Wayne grew up in Chicago with a close-knit family that loved cars. Wayne became a career mechanic, purchased his own home, and was successfully providing for his three daughters. Life was going pretty well for Wayne, and then the worst happened: he lost his parents.
After Wayne’s parents passed away, he struggled to cope with the loss and a deep depression set in. He lost his job, and could no longer afford his mortgage. Before long, he became homeless. Wayne ended up in Wisconsin where he survived by sleeping in abandoned buildings and parks. Eventually he gained access to services and got housing, but his situation was far from stable. His apartment was in a neighborhood high in violent crime and drug use. Wayne’s mental health suffered, and he struggled to maintain stability.
Mental illness plagues millions of Americans and is a major contributor to homelessness — it’s what led Wayne to losing his home.
May is Mental Health Awareness Month, which makes it a great time to talk about the connection between housing and mental health. The affordable housing crisis is complex, encompassing a variety of issues and mental illness is a contributor that can’t be ignored.
But how big is the problem? Did you know that:
- 1 in every 5 adults in America experiences mental illness.
- Approximately 26% of homeless adults staying in shelters live with serious mental illness.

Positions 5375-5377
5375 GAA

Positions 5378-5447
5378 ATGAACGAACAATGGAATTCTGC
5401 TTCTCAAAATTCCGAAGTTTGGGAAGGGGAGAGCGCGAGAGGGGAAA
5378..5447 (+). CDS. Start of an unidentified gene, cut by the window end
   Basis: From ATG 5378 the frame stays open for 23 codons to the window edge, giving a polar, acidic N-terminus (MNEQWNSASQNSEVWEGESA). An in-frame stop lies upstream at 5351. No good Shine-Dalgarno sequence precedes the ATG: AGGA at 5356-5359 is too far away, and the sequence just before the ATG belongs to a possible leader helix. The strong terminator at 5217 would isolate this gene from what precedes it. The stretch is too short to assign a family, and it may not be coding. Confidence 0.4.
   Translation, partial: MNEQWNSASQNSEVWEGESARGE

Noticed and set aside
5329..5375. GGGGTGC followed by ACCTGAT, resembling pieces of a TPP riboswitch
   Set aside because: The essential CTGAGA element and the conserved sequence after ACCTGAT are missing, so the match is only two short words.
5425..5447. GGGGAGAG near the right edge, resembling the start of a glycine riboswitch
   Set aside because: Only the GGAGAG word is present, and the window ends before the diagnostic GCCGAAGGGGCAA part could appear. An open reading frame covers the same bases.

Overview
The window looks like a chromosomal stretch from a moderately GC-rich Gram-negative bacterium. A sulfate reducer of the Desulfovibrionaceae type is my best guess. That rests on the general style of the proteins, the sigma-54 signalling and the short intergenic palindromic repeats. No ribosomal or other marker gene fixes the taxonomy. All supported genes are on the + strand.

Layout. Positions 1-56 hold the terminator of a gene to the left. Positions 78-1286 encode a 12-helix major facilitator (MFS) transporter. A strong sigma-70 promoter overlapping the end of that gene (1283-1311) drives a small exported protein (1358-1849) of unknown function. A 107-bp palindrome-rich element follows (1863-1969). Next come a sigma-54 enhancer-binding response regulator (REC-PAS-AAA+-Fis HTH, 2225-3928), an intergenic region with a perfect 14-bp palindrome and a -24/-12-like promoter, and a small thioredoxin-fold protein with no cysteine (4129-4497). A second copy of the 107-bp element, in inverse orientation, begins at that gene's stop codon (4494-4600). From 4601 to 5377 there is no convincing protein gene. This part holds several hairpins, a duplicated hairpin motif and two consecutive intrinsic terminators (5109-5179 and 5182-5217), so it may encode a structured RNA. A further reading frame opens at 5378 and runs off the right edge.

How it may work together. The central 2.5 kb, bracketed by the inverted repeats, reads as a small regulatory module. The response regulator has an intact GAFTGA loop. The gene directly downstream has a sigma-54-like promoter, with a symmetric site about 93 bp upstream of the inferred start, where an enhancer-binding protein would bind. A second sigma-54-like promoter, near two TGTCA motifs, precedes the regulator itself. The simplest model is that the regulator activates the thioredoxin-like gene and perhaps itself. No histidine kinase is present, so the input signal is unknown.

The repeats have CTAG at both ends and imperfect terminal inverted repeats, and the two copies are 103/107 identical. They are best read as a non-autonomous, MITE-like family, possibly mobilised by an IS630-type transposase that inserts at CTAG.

- Depression is the leading cause of disability worldwide.
- Nearly 60% of adults with a mental illness didn’t receive mental health services in the previous year.
- Nearly 50% of youth aged 8-15 didn’t receive mental health services in the previous year.
(Sourced from the National Alliance on Mental Illness’ website)
Where does affordable housing come in? For many people, having affordable homes can make the difference between success or living on the street. When Wayne found Mercy Housing Lakefront, he moved into a Mercy Housing community in Wisconsin that offers supportive services. The opportunity for a fresh start in a vibrant, amenity-rich neighborhood on Milwaukee’s east side has done wonders for him. Wayne enjoys the services provided by onsite staff and is incredibly grateful for the opportunity to piece his life back together.
“I can sleep at night… I’m happy because I’ve got a key to turn. I used to have a cardboard box and now I’ve got a real house.”